If you’re a food blogger, you’ve heard a lot about the Jump To Recipe button. I’ve talked about it here before, and – let’s face it – it’s the topic of many heated debates among the blogging and SEO community, both online and offline.
Last month, at the Mediavine Conference, it came up in casual conversation more than once. I mean, yes, we’re nerds, but it’s also a really critical factor in how users engage with, and Google views, your food blog.
I’ve expressed my doubt about the button before, and proposed a limited number of scenarios in which it would be appropriate – but you may notice that all of the recipe pages on my site now display the Jump to Recipe button.
Well, I made the decision to add the Jump to Recipe button for four important reasons.
To test my hypothesis
In my last post about the Jump button, I suggested that the button wasn’t a great idea for many bloggers, especially those who, like me, rely on ad income to fund their blog. I also suggested that there is no SEO benefit, except in very limited circumstances.
Now, I’m trying to disprove my own hypothesis.
First, when I asked my ad network, Mediavine, for some hard data to support their very strong contention that the Jump button reduces your RPM, and to give me an idea of how much a blogger can expect their RPM to decline, they couldn’t give me an answer. They said it is “just not possible to give a ballpark. The reason being is that there are so many factors that come into play, mainly how mainly how many readers are actually using it.”
I characterized it, and they confirmed, as varying from “a negligible impact to a major decline, but can only be assessed on a site-by-site basis (i.e. there is no way to predict)”. So, in other words, it might not have much of an impact on my site at all. Summer is a notoriously lower-traffic (and therefore, lower-income) season of the year, so this seemed like a good time to try it out.
Because Google Likes It (Maybe)
As you may or may not know, I track my traffic, social following, and keyword rankings on a regular basis. It used to be weekly, but that was making me a little obsess-y, so I switched to monthly tracking (which, by the way, is more meaningful, since SEO is a long game).
Over the course of the last couple of weeks, I noticed a few surprising ranking gains since the latest Google algorithm update in early June, and they were all on pages that had the Jump button activated. Everyone agrees that Google doesn’t explicitly look for the Jump button and reward bloggers for using it, but it was a very clear pattern that I couldn’t ignore.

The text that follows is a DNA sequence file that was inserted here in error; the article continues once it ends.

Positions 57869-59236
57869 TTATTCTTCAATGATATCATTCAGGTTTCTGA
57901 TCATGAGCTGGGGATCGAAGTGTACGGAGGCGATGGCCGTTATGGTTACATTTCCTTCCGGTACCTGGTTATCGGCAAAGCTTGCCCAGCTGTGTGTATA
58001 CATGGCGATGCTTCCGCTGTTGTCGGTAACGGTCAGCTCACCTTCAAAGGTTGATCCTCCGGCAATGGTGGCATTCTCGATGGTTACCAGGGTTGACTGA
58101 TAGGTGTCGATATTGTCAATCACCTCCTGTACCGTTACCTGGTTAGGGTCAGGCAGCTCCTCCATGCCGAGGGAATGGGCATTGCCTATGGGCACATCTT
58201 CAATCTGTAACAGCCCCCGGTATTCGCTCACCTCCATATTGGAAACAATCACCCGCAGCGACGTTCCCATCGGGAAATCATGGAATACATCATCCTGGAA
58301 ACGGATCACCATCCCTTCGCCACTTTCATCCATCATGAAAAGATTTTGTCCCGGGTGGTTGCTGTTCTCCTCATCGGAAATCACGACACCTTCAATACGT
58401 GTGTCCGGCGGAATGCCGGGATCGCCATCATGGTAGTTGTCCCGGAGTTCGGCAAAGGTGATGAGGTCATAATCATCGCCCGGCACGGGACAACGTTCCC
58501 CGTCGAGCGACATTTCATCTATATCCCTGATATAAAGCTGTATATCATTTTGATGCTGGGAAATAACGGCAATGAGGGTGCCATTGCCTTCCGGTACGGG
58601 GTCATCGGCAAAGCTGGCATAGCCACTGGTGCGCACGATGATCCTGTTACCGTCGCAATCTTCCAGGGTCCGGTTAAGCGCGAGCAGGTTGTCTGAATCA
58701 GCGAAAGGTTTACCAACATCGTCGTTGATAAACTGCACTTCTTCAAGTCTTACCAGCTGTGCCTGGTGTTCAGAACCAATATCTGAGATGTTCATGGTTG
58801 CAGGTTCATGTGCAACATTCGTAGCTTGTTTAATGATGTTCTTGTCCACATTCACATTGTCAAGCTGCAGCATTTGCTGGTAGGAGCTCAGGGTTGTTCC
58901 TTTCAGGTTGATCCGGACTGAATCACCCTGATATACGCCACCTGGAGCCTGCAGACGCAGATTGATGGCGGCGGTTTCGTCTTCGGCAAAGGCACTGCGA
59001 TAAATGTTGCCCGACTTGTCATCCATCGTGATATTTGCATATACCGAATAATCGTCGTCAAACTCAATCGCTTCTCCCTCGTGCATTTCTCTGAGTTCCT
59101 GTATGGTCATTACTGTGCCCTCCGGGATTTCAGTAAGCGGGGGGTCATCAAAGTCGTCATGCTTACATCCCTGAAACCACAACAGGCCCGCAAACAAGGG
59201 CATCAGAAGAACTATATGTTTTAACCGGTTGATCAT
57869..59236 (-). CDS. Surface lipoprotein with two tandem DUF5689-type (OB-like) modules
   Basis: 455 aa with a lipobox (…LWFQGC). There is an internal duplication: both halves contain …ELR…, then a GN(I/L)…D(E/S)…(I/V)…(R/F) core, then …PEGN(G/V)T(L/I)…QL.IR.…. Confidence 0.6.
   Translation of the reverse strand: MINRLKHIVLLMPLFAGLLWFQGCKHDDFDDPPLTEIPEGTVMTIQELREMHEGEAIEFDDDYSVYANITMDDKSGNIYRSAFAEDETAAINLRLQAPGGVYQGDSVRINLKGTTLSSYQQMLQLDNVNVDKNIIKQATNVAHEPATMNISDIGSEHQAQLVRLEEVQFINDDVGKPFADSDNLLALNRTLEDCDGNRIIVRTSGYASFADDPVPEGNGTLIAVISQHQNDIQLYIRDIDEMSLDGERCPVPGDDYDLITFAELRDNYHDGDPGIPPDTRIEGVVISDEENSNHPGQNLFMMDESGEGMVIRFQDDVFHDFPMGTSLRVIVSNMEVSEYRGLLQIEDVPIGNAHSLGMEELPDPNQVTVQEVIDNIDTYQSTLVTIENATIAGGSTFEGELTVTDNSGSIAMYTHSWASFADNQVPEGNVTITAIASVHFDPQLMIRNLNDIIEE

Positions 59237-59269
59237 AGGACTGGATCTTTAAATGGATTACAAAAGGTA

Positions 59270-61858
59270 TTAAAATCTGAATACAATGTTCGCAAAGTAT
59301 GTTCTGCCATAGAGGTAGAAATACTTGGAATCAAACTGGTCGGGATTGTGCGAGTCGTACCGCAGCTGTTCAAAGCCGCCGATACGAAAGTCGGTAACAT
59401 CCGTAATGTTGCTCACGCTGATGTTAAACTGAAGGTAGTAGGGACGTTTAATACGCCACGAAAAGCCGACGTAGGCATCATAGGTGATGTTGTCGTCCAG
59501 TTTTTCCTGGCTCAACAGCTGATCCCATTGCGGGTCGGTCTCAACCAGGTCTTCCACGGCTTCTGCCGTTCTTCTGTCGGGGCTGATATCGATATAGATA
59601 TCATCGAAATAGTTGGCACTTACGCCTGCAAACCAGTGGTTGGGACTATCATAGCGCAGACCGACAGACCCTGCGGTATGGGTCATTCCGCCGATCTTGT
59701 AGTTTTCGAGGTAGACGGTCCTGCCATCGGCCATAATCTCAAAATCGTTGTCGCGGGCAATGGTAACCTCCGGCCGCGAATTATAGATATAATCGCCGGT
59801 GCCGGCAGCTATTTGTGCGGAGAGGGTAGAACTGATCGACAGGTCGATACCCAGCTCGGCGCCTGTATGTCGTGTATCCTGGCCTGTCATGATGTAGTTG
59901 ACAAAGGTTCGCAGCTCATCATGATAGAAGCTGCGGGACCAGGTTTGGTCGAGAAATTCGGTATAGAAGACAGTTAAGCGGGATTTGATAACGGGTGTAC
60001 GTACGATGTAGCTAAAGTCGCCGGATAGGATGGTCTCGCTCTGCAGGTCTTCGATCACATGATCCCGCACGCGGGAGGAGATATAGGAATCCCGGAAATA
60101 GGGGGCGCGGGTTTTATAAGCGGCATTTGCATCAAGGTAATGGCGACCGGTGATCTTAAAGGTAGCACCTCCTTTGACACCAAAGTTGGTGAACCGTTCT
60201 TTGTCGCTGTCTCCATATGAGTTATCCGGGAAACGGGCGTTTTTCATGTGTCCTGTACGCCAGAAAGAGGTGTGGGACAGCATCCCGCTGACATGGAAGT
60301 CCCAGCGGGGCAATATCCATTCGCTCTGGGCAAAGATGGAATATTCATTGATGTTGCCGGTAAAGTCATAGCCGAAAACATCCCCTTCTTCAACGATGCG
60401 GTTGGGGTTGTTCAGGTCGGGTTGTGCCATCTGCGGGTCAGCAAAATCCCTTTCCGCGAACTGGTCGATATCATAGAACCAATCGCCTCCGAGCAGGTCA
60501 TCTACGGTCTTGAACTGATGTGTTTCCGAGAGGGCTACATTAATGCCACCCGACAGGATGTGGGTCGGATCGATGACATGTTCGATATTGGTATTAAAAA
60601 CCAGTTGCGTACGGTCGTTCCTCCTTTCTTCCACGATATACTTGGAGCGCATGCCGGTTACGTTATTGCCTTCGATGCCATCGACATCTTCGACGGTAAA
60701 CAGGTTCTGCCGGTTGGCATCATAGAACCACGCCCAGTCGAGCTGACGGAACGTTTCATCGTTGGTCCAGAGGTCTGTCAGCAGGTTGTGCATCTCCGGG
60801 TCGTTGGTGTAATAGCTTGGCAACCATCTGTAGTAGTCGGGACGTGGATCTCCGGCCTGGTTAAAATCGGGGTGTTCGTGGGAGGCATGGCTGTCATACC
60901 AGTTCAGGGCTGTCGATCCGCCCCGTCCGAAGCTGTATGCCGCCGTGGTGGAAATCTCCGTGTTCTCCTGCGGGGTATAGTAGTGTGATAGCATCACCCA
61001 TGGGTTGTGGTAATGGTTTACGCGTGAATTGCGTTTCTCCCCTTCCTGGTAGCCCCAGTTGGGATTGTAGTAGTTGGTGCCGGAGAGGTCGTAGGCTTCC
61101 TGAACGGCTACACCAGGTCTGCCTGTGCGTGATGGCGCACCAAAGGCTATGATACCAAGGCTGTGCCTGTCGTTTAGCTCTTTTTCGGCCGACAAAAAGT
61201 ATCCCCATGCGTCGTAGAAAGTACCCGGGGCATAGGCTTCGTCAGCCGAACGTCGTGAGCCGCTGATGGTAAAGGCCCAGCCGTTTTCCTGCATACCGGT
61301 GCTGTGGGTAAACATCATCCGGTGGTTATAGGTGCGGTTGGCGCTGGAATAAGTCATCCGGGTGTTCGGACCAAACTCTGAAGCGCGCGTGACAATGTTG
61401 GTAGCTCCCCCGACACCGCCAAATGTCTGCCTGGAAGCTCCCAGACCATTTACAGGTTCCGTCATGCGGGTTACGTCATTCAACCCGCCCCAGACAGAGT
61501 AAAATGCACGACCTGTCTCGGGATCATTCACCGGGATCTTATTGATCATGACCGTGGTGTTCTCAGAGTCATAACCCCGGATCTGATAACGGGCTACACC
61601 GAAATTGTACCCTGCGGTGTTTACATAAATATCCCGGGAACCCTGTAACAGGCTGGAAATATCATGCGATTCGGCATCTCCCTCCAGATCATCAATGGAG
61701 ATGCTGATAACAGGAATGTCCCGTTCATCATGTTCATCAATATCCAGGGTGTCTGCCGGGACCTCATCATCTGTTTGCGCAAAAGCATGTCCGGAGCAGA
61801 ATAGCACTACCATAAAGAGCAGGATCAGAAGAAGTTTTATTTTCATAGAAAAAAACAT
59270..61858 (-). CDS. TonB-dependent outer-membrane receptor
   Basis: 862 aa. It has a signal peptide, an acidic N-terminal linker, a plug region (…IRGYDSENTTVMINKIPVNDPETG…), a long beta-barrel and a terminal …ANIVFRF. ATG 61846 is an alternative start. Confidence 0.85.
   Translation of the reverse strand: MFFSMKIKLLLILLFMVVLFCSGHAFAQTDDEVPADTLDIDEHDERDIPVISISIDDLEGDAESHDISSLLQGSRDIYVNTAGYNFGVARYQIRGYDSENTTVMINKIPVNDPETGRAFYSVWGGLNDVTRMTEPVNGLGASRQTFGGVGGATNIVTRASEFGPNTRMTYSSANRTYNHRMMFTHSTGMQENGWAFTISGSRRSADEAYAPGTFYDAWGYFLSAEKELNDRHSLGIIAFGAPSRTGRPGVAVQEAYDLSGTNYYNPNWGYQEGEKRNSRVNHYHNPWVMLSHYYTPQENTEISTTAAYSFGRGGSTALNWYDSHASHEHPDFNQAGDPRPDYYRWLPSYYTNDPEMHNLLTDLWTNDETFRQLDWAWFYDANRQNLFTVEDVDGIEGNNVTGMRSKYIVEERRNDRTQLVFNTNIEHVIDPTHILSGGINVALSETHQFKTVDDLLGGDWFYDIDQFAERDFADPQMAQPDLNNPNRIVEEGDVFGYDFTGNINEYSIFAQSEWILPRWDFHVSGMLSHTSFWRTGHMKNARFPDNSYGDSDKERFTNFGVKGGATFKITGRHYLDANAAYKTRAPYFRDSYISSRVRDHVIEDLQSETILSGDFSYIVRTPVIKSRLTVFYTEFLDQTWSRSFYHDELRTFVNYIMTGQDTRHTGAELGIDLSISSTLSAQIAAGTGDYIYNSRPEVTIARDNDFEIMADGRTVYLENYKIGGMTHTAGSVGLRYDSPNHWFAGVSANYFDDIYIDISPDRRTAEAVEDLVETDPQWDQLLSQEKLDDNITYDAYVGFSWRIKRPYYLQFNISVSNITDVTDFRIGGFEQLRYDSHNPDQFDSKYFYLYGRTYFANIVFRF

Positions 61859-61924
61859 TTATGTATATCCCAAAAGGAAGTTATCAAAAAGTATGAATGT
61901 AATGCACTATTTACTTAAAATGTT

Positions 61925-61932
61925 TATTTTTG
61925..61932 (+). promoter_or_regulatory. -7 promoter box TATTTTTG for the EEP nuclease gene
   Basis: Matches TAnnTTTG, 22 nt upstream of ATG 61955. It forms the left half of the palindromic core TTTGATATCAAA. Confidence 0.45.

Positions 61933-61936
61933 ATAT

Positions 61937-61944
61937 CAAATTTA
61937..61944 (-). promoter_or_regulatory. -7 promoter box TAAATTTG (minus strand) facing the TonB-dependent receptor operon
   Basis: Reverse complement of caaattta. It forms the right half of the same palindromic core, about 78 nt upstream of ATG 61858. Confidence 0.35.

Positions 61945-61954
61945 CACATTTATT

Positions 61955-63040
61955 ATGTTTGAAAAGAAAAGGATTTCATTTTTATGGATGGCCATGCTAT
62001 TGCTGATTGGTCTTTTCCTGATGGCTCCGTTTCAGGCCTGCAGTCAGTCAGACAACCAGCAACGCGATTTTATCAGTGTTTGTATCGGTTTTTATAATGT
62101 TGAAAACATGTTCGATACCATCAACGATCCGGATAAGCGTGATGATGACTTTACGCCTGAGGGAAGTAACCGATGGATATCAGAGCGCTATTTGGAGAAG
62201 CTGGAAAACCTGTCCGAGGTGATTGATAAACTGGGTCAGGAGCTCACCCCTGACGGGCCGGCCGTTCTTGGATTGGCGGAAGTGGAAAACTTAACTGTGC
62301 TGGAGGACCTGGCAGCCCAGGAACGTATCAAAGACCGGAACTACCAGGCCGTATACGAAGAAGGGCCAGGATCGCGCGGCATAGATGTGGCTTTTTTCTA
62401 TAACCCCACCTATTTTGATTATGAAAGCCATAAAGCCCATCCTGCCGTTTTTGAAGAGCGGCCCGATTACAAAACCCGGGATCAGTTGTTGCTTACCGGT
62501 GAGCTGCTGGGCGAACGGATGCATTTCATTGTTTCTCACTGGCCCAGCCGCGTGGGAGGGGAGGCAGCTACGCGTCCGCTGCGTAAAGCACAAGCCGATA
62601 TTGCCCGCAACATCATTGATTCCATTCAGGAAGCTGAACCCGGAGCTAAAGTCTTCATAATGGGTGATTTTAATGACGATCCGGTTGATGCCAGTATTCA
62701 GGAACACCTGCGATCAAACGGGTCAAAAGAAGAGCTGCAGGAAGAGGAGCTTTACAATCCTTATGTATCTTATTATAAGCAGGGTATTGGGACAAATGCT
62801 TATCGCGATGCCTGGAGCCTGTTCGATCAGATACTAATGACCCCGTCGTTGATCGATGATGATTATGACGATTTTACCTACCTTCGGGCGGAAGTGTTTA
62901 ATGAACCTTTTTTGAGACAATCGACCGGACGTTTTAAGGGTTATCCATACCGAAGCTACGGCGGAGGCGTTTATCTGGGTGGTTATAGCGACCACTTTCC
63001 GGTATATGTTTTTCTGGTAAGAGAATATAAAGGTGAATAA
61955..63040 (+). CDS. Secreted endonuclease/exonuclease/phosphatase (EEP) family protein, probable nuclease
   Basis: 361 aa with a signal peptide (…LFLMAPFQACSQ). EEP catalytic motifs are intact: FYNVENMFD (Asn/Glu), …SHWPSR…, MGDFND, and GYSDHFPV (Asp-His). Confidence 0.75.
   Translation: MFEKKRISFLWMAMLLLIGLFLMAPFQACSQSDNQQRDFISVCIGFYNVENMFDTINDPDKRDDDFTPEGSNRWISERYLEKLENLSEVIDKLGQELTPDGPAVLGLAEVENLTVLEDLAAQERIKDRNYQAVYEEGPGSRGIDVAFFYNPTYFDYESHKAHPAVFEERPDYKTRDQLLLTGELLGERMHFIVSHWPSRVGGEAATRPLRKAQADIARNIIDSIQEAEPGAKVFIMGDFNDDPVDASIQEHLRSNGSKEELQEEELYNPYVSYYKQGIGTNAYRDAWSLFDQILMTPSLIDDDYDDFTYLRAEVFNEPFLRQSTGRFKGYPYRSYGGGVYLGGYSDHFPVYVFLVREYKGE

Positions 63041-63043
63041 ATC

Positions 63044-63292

It may be that Google has gotten better at indirectly rewarding good UX (user experience). They already directly reward UX in many ways, with site speed being the most explicit. They also like to see that your site offers useful information, your recipe is coded a certain way (that’s why food bloggers use recipe card plugins), and your ads load in certain places (for example, Google hates to see an ad above your header).
I’ve noticed a recent uptick in chatter about the importance of UX (user experience) among the SEO community, peaked my curiosity about using the button throughout my entire site.
Because You Like It
After I posted the first article about the Jump button, I was stunned by the amount of passionate feedback I got from readers who said they prefer the button. You made some great points:
- If you’re a house with food allergies or intolerances, the first thing you need to know is whether the recipe includes something you can’t eat.
- If you’re a serious cook, you want to make sure the recipe is good quality before you even think about adding it to your menu.
- If you’re looking for a specific kind of recipe, you want to make sure it is what it promises to be.
Basically, you want to vet the recipe before you commit a lot of time to reading the introduction. That’s totally fair.
I was especially heartened by the reader who told me that they use the jump button to vet the recipe, and then goes back and reads the introductory text if they decide the recipe is appealing to them. (If that was you, thank you! I work very hard on the introductions to the recipes, and include lots of useful information. I appreciate you reading it in a way that works for you!)
Ultimately, I want these recipes to be as useful for you as possible, so if interacting with the recipe first, then reading the editorial portion (hopefully) is what you prefer, then I’d like to give it to you.
Because I Like It
Here’s the thing: I realized that, more and more, I was personally using (and appreciated) other bloggers’ jump buttons. And then I realized that, if I appreciated it on others’ sites, you all deserve it on my site.
So, I added it.
Let’s Jump (get it?) In
There is no better way to know how the Jump button will affect a site than to just give it a try and track carefully. I added the jump button today, 7/12/19, and I’ll see how it works out over the course of the next 3 months or so.